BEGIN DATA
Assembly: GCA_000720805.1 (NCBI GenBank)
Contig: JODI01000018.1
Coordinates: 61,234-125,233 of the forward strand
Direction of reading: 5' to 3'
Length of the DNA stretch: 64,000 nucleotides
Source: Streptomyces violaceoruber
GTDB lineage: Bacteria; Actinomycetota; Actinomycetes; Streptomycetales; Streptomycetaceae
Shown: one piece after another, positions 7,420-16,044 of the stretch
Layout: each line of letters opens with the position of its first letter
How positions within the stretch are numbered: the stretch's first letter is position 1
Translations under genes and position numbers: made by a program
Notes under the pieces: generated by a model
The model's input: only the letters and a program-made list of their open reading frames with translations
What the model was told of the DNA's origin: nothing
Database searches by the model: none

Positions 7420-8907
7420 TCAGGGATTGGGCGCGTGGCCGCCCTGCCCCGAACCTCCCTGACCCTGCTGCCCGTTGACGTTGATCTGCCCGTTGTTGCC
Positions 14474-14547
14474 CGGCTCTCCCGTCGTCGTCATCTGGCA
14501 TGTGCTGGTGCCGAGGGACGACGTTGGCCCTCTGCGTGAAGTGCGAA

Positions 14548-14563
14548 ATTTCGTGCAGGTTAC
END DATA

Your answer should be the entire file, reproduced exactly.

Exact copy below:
Assembly: GCA_000720805.1 (NCBI GenBank)
Contig: JODI01000018.1
Coordinates: 61,234-125,233 of the forward strand
Direction of reading: 5' to 3'
Length of the DNA stretch: 64,000 nucleotides
Source: Streptomyces violaceoruber
GTDB lineage: Bacteria; Actinomycetota; Actinomycetes; Streptomycetales; Streptomycetaceae
Shown: one piece after another, positions 7,420-16,044 of the stretch
Layout: each line of letters opens with the position of its first letter
How positions within the stretch are numbered: the stretch's first letter is position 1
Translations under genes and position numbers: made by a program
Notes under the pieces: generated by a model
The model's input: only the letters and a program-made list of their open reading frames with translations
What the model was told of the DNA's origin: nothing
Database searches by the model: none

Positions 7420-8907
7420 TCAGGGATTGGGCGCGTGGCCGCCCTGCCCCGAACCTCCCTGACCCTGCTGCCCGTTGACGTTGATCTGCCCGTTGTTGCC
Positions 14474-14547
14474 CGGCTCTCCCGTCGTCGTCATCTGGCA
14501 TGTGCTGGTGCCGAGGGACGACGTTGGCCCTCTGCGTGAAGTGCGAA

Positions 14548-14563
14548 ATTTCGTGCAGGTTAC